Paste: So have you found it easier to record with Witch than with the other people you've recorded with in the past?
Mascis: Oh no. No.

Paste: What makes it more difficult?
Mascis: It's just... I don't know. Somehow, it's difficult. It wasn't so bad for me. I figured I'd just do the drums and leave. Definitely, for the engineer getting fried on... I don't know. They're not the easiest bunch to make a record.

Paste: Do you find that your presence in the band distracts from the other members of the band? I mean, it's not often that a drummer gets interviewed.
Mascis: Oh yeah. I don't know. It's definitely something. It seems like we more have our own kind of fans.

Paste: You just finished up a European tour. Was Europe more open to your music? Places like Gothenburg, Sweden are known for having big metal fans.
Mascis: Yeah, definitely in Norway and Sweden we have the best shows. One dude came to London from Greece. He said, "I came to see Witch," and his whole face was tattooed. It was kind of unnerving but he seemed okay. He had a blue face pretty much, with all these dots and weird stuff on him. That guy doesn't come to see Dinosaur.

Paste: The Dinosaur reunion has gone really well. Beyond sounded great and the tours were well received. Is Dinosaur Jr here to stay?
Mascis: I don't know. We've got a tour coming up, but other than that I don't know what's going on.

Paste: So you don't know if you're going to write another Dinosaur record?
Mascis: We might try to. I don't know if it will work or not. It's hard to make any plans with a band.

Paste: Were you surprised at how well Beyond turned out? It ended up on a lot of year-end lists and sounded pretty great.
Mascis: Yeah, we were all surprised at how it went.

Paste: Do you have any advice for bands like The Replacements that are talking about getting back together?
Mascis: Oh, they are? I thought Axl [Rose] wouldn't let them. [Replacements bassist Tommy Stinson is currently a member of Guns N' Roses.]

Paste: Yeah, apparently they're getting pretty close and were recently offered a ton of money to reunite at Coachella.
Mascis: Oh, I'm sure. I've heard about the money they've been throwing around lately.

Paste: So, any advice for them?
Mascis: No. (laughs) No. Or I would say, I know a lot of people were bummed on The Meat Puppets. They didn't have the same equipment. So maybe, use the same equipment you had back then.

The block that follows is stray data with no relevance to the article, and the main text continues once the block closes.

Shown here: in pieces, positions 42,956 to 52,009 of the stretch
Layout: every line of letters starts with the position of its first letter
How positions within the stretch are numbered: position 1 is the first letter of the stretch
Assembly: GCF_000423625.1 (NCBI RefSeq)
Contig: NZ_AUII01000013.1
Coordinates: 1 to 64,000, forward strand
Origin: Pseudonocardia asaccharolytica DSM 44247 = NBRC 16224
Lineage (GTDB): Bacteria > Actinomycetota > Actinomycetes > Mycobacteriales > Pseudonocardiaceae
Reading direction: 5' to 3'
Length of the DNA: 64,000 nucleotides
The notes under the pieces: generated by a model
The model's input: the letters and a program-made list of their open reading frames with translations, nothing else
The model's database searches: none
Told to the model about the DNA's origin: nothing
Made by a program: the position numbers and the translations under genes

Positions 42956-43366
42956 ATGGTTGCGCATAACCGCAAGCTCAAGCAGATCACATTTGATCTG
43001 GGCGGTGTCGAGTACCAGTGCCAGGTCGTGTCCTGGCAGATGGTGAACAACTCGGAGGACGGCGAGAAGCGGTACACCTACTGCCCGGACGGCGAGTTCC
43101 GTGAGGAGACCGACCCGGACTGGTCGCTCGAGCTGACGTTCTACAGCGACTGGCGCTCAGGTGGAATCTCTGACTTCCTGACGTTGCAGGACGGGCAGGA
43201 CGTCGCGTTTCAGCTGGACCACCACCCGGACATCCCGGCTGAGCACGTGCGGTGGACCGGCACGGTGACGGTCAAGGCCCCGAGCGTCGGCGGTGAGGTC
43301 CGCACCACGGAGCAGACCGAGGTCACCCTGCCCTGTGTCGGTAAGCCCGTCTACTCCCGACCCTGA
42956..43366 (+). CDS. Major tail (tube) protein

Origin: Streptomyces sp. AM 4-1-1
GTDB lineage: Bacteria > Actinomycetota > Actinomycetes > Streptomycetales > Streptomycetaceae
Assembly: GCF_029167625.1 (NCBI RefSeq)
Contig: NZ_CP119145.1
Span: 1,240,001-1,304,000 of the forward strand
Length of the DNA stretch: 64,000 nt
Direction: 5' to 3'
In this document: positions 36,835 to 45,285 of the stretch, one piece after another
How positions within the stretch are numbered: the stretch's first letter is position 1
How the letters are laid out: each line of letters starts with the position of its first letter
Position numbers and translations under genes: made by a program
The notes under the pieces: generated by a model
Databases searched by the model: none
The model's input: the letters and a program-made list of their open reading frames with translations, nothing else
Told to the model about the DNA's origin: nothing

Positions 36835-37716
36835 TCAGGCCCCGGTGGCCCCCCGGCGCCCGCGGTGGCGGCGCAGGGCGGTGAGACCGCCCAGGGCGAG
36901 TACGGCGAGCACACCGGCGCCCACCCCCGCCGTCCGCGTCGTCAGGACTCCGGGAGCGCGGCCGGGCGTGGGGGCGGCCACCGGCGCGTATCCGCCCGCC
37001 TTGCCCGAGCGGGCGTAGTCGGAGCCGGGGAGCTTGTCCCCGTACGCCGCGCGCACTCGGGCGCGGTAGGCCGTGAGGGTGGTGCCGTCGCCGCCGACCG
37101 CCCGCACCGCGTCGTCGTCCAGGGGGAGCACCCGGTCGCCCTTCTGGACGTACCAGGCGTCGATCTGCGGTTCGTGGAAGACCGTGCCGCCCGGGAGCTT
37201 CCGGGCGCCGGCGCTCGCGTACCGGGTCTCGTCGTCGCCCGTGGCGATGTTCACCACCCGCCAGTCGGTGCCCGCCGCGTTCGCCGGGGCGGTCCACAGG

Paste: Has the hatchet permanently been buried between you and Lou? Have you guys been getting along well on the new tour?
Mascis: Eh…reasonably.

Paste: There haven't been any flair ups?
Mascis: Yeah, sure, sometimes. But you have to realize that we never really were best buddies or something. I guess we, in away, get along as well as we ever have.

Paste: What changed? What made you decide to get back together?
Mascis: He seemed like he had mellowed out a bit. He wasn't quite so angry. We had these re-releases coming out. He apologized for a lot of stuff he'd done. And I thought maybe that he'd been so angry for so long that maybe it died down a little bit.

Paste: I've actually been really curious about this for a long time. How did you react when you heard "The Freed Pig"? [A Sebadoh song reportedly written about Mascis.]
Mascis: I've never really heard it.

Paste: You never heard it?
Mascis: Back then, Sebadoh to me was like more Lou. I'd had enough Lou as I could stand for a lifetime, I felt back then, so I never really listened to Sebadoh.

Paste: I heard you're guesting on the new Hold Steady record.
Mascis: Oh... yeah, I did record some little banjo thing. I never heard if it was on it or not.

Paste: Well, there's a Billboard article that says you're on the record.
Mascis: All right, I guess I made it.

Paste: I didn't know you played banjo.
Mascis: I don't really. It's one of those Neil Young banjos that are tuned like a banjo. It sounds close, but I can't play with the thumb picks or anything.

Paste: What was it like playing with The Hold Steady? I've always heard they're super-nice, really down-to-earth guys.
Mascis: Oh, I never met them.

Paste: Really? So how'd they get your banjo stuff?
Mascis: Their engineer is an old friend of mine that I worked with forever, and he just sent me the files, and I recorded some stuff and sent it back to him.